But dolphins are also swimmy creatures, like fish, but unlike most mammals, due to the forces of convergent evolution. So dolphins also form a cluster in configuration space with fish, right? Yes! That’s why I keep using the phrase “high-dimensional”: it’s possible for things to be similar in some respects, while simultaneously being different in other respects. The cluster of similarities induced by convergent evolution to the aquatic habitat exists in a different subspace from the cluster of similarities induced by evolutionary relatedness.
Isn’t it reasonable to want a short word for the swimmy creatures (including dolphins), independently of ancestry? Yes, in this I agree with Soares entirely: that’s a reasonable thing to want a common word for, much as we have a word for trees, even though trees are a convergently evolved strategy rather than a taxonomic group. Is it reasonable to want to use fish as that word? Sure, I guess that makes sense, if everyone knows what you mean. And in fact this usage is listed in Wiktionary as the second definition:
fish (countable and uncountable, plural fish or fishes)
(countable) A cold-blooded vertebrate animal that lives in water, moving with the help of fins and breathing with gills.
(archaic or loosely) Any animal (or any vertebrate) that lives exclusively in water.
I imagine Soares is not too happy with that archaic characterization. (At least it didn’t say proscribed.) If Soares had simply argued that fish(2) (water animals) should become a more popular and accepted usage, then I wouldn’t be writing this reply. But, oddly, Soares advocates not just that fish(2) become a more accepted usage, but for the abolition of the more specific fish(1) (finned cold-blooded vertebrate gill-breathing water animals). Soares writes:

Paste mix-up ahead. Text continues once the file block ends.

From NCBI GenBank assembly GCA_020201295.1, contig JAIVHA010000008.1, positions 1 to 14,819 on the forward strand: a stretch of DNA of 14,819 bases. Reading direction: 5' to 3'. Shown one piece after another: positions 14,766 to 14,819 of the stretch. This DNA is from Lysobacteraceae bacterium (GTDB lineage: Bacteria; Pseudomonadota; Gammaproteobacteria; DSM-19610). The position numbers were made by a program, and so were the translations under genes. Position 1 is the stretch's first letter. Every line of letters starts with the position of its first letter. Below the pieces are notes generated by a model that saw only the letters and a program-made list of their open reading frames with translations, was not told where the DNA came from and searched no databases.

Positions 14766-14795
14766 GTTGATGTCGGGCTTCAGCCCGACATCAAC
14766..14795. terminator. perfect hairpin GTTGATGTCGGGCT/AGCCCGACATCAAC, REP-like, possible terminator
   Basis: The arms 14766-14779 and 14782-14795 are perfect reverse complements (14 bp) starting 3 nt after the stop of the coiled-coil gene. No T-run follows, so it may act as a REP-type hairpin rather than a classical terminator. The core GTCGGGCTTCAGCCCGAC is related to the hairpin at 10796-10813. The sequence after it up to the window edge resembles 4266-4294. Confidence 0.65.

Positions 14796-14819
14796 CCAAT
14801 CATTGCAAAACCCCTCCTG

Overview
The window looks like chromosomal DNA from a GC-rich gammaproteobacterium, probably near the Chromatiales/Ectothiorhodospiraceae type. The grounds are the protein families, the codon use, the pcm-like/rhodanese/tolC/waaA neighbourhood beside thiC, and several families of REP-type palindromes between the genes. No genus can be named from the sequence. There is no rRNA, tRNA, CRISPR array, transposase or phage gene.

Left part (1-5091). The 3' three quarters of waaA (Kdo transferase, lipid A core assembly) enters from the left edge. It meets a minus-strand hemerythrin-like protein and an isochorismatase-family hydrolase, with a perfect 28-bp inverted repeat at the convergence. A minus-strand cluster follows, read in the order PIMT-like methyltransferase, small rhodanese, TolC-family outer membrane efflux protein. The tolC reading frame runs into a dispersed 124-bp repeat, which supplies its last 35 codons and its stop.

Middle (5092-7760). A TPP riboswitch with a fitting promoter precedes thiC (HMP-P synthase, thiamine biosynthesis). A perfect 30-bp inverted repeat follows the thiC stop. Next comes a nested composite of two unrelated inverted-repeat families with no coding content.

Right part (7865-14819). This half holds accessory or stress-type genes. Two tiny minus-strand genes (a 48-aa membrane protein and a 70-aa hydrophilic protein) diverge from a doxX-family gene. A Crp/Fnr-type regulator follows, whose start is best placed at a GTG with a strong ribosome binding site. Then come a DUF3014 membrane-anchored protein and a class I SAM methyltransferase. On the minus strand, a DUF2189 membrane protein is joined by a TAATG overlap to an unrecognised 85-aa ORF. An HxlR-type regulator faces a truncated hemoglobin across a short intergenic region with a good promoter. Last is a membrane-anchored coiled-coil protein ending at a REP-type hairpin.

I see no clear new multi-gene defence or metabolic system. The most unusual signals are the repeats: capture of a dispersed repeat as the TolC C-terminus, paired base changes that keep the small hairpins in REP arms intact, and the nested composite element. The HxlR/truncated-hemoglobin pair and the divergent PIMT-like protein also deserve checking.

I’m not trying to take away your concepts. You’ve still got words like Vertebrata, Agnatha, and Gnathastomata for when you’re thinking about animals in terms of who their uncle is.
But you are trying to take away the expressive vocabulary of fish(1), which millions of English speakers are already using in that sense. Agnatha (a specific superclass of jawless fish) and Gnathostomata (the infraphylum of jawed vertebrates) are not adequate replacements for fish(1). What is the motivation for this?
Is Soares perhaps suffering from the common misconception that words can only have a single definition? But it’s actually not uncommon for words in natural languages to have more than one (related) meaning, which can be distinguished from context. That’s why dictionaries have multiple numbered definitions under the same word with the same etymology.
For example, water. The word “water” can be used to mean H₂O in any form (in which sense ice is a kind of water), or specifically liquid H₂O (in which sense ice is not a kind of water). If someone says “water” and you’re not sure if they’re using it in the ice-inclusive or the ice-exclusive sense, and ice happens to be relevant to the conversation you’re having, then you might have to ask the speaker for clarification! Fortunately, this doesn’t cause a whole lot of problems among people who are trying to communicate with each other and don’t have an incentive to start a pointless dispute over definitions.
But if someone were to declare that water should only be used in the ice-exclusive sense, and that pedants who want to want to talk about water in the ice-inclusive sense are engaging in “definitional gynmastics” and need to invent a new word for their thing, that would be pretty weird … right?
Frankly, I’m puzzled. Nate Soares, famous autodidact extraordinaire and executive director of the Machine Intelligence Research Institute, is no doubt more intelligent and knowledgable than a humble ordinary programmer like myself. He clearly shares my passion for the philosophy of language. So whatever arguments I can discover, surely he would have already invented independently. So I must be missing something.
Could there, perhaps, be some additional context to this conversation that Soares neglected to make explicit? That seems unlikely, however.
Anyway, this concludes my blog post about why I think it makes sense to use the word fish in the sense of “cold-blooded vertebrate animal that lives in water, moving with the help of fins and breathing with gills” in many contexts, albeit possibly not all contexts. Soares’s work is very important and I’m sure he’s very busy, but since he seems to be so passionate on this issue, I wonder if he could spare a few moments to engage with my arguments? If so, I eagerly await his reply.